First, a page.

Speaking to staff past and present, Andrew Miller, the first head of EMBL Grenoble (1975–81) reflects on four decades of science, structures and spirit at the Outstation.
How did you end up at EMBL?
Two years before moving to Grenoble, I was talking science over coffee with neutron scattering pioneer John White who suggested my group use the technique to complement our X-ray studies on collagen – and we were delighted that it worked. John Kendrew, EMBL’s newly appointed Director General, became aware of our work and wrote to me to ask if I would be interested in coming to lead an EMBL Outstation situated next to the Institut Laue-Langevin (ILL). There were not many biophysicists using neutrons at the time and I was very excited by the prospect of working within a few steps of a cutting-edge source of high-energy neutron beams.
Has the vision of the early days been fulfilled?
For EMBL Grenoble’s pioneers there were major challenges, not least convincing the community of the potential of using neutrons to study biology. But the Outstation was productive from the outset and over the years has delivered astonishing technological advancements hand-in-hand with outstanding science. The opening of the new ESRF in the 1990s added to this momentum, bringing together highly complementary X-ray and neutron facilities in one place – and we are still reaping the benefits today. Close links between several institutes in Grenoble creates a model for other centres around the world and I think it is clear the early vision has been realised.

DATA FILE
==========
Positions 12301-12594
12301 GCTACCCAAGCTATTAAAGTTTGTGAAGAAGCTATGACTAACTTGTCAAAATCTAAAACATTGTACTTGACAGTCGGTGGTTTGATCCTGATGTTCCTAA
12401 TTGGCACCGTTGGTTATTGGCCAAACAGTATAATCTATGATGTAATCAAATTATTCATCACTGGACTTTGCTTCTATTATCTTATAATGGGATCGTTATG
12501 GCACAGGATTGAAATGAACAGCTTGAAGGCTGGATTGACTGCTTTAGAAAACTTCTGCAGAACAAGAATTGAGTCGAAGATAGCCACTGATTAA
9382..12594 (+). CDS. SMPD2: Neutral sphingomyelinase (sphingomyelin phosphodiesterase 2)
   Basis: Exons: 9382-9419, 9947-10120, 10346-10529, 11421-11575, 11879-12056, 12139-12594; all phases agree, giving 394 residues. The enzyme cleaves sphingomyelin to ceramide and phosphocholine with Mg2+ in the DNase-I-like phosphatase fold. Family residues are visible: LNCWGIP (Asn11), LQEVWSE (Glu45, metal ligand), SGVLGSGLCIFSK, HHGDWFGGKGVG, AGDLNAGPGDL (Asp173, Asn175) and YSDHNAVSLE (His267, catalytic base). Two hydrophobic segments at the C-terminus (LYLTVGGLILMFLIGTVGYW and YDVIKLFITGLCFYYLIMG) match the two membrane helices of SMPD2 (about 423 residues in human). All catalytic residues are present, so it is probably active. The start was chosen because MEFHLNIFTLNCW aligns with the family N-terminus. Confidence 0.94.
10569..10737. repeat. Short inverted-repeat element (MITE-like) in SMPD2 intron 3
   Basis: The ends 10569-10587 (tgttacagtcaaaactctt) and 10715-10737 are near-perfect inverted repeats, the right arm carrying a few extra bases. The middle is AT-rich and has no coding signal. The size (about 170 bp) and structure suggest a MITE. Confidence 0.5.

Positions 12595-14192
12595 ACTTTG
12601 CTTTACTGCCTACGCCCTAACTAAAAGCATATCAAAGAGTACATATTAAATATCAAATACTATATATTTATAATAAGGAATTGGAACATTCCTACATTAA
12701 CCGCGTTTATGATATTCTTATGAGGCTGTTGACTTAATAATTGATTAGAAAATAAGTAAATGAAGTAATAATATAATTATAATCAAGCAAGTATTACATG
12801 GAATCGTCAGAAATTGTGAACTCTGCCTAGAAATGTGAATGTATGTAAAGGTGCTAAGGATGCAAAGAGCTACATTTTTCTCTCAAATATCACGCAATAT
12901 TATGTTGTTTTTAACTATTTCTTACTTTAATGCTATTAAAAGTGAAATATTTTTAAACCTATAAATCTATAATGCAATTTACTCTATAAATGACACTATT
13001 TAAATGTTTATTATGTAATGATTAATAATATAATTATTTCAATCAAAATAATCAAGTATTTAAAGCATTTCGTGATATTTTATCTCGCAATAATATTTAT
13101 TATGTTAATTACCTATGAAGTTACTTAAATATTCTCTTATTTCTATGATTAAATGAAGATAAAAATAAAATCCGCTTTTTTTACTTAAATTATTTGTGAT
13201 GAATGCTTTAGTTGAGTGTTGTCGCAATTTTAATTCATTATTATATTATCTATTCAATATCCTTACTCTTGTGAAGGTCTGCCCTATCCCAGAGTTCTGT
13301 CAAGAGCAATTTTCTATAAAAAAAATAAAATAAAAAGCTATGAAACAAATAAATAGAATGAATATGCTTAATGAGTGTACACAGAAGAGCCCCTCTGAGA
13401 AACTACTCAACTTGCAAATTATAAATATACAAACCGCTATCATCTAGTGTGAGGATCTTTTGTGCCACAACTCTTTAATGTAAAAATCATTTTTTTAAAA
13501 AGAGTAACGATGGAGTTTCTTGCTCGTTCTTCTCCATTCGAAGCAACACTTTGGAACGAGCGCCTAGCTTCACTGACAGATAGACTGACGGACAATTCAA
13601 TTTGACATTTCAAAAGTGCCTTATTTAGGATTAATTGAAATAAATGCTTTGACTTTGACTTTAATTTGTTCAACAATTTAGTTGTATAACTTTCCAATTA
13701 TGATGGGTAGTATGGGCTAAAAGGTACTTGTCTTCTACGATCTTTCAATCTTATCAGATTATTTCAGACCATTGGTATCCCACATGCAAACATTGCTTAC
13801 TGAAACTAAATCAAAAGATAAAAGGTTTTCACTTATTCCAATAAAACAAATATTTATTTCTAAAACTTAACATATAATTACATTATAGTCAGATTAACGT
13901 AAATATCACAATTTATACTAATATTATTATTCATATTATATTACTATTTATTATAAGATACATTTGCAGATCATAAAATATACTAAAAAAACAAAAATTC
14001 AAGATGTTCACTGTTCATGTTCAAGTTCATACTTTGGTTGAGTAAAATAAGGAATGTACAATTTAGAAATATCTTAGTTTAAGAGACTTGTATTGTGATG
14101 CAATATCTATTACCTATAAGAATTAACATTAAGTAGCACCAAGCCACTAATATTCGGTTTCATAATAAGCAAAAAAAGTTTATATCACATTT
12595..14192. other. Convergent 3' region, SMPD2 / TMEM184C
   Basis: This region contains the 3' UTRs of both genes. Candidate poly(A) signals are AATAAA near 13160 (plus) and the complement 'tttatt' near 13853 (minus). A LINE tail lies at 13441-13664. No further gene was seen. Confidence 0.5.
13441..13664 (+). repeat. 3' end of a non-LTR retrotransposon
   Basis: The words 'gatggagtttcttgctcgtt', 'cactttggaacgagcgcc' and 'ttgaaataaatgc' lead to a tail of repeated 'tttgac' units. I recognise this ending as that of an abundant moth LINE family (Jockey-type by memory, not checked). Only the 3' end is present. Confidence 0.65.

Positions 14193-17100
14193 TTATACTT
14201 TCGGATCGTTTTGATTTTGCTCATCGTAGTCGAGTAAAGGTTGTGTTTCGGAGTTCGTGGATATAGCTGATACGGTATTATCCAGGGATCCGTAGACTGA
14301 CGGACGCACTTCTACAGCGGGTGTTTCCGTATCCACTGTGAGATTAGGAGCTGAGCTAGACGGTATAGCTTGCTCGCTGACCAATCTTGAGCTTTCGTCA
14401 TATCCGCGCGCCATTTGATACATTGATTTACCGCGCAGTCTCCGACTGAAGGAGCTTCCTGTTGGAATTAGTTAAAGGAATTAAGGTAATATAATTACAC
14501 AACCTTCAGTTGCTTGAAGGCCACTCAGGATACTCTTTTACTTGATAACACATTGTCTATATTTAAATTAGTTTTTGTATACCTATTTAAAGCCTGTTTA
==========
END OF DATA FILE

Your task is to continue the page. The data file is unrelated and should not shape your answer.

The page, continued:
For EMBL Grenoble’s pioneers there were major challenges, not least convincing the community of the potential of using neutrons to study biology
What are your most striking memories?
I remember our first visit to the building in which we were renting space for the Outstation. Our footsteps echoed as we entered the yawning, silent, empty laboratories in the Batiment Laboratoire de Moyen Activitie (LMA) and I thought to myself ‘medium activity’ must be an exaggeration. But it quickly became a hive of activity and the staff in LMA and ILL were very helpful getting the Outstation moving. On another occasion, when travelling from Oxford to Grenoble, I was carrying specimens for the neutron work in the form of frozen rat tails in a thermos flask. The security guard at the French border inspected the contents of the flask then turned to me and asked what sauce I served them with – at that moment I knew I was really in gastronomic France!
What does the future hold?
Four decades ago, who could have predicted the impact that using neutrons and X-rays would have on our understanding of biology? Today, the growth of fields such as genomics and pharmacology present a limitless supply of molecular structures that need to be resolved in 3D. This is something that the next generation of synchrotrons is well equipped to tackle. Advancements in instrumentation, investigation and imaging at EMBL Grenoble will continue to be a major driving force for zooming in further on the molecular structures of life. While it’s impossible to predict what’s to come, it’s very exciting to imagine what might lie in store.
Convening in the Carmen Cafe
The group – including Stephen Cusack (Head of Outstation), Andrew McCarthy (group leader), Andrew Miller, Stephen White (PhD Student 1976–78), and David Hulmes (postdoc, 1976–78) – reunited at EMBL Grenoble’s 40th Anniversary celebrations, and is pictured in the Outstation’s Carmen Cafe, named after former staff scientist Carmen Berthet. “Carmen made a crucial contribution to the establishment of the Outstation and was a lively, happy and unforgettable personality,” said Andrew Miller during a dialogue captured at EMBL Grenoble’s 40th Anniversary celebrations. More excerpts from this interview will be made available on the EMBL Alumni Relations webpages.